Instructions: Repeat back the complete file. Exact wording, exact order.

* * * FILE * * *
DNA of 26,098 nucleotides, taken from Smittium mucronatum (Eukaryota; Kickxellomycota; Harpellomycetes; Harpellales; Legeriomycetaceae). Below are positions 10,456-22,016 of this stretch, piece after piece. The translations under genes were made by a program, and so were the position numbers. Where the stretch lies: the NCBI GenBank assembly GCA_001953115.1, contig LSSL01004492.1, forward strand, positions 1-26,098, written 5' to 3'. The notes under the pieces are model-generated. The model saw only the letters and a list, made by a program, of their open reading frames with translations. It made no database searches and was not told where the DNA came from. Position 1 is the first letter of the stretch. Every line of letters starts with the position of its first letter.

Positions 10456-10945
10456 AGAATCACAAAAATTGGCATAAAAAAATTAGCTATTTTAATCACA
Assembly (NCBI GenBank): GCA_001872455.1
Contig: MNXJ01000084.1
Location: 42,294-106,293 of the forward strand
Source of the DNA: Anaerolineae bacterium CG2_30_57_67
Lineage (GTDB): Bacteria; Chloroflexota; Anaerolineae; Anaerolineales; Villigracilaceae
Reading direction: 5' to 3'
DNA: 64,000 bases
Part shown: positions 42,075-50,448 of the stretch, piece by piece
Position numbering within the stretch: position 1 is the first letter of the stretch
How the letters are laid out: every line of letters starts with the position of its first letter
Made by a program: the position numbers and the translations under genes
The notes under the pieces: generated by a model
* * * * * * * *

DNA of 26,098 nucleotides, taken from Smittium mucronatum (Eukaryota; Kickxellomycota; Harpellomycetes; Harpellales; Legeriomycetaceae). Below are positions 10,456-22,016 of this stretch, piece after piece. The translations under genes were made by a program, and so were the position numbers. Where the stretch lies: the NCBI GenBank assembly GCA_001953115.1, contig LSSL01004492.1, forward strand, positions 1-26,098, written 5' to 3'. The notes under the pieces are model-generated. The model saw only the letters and a list, made by a program, of their open reading frames with translations. It made no database searches and was not told where the DNA came from. Position 1 is the first letter of the stretch. Every line of letters starts with the position of its first letter.

Positions 10456-10945
10456 AGAATCACAAAAATTGGCATAAAAAAATTAGCTATTTTAATCACA
Assembly (NCBI GenBank): GCA_001872455.1
Contig: MNXJ01000084.1
Location: 42,294-106,293 of the forward strand
Source of the DNA: Anaerolineae bacterium CG2_30_57_67
Lineage (GTDB): Bacteria; Chloroflexota; Anaerolineae; Anaerolineales; Villigracilaceae
Reading direction: 5' to 3'
DNA: 64,000 bases
Part shown: positions 42,075-50,448 of the stretch, piece by piece
Position numbering within the stretch: position 1 is the first letter of the stretch
How the letters are laid out: every line of letters starts with the position of its first letter
Made by a program: the position numbers and the translations under genes
The notes under the pieces: generated by a model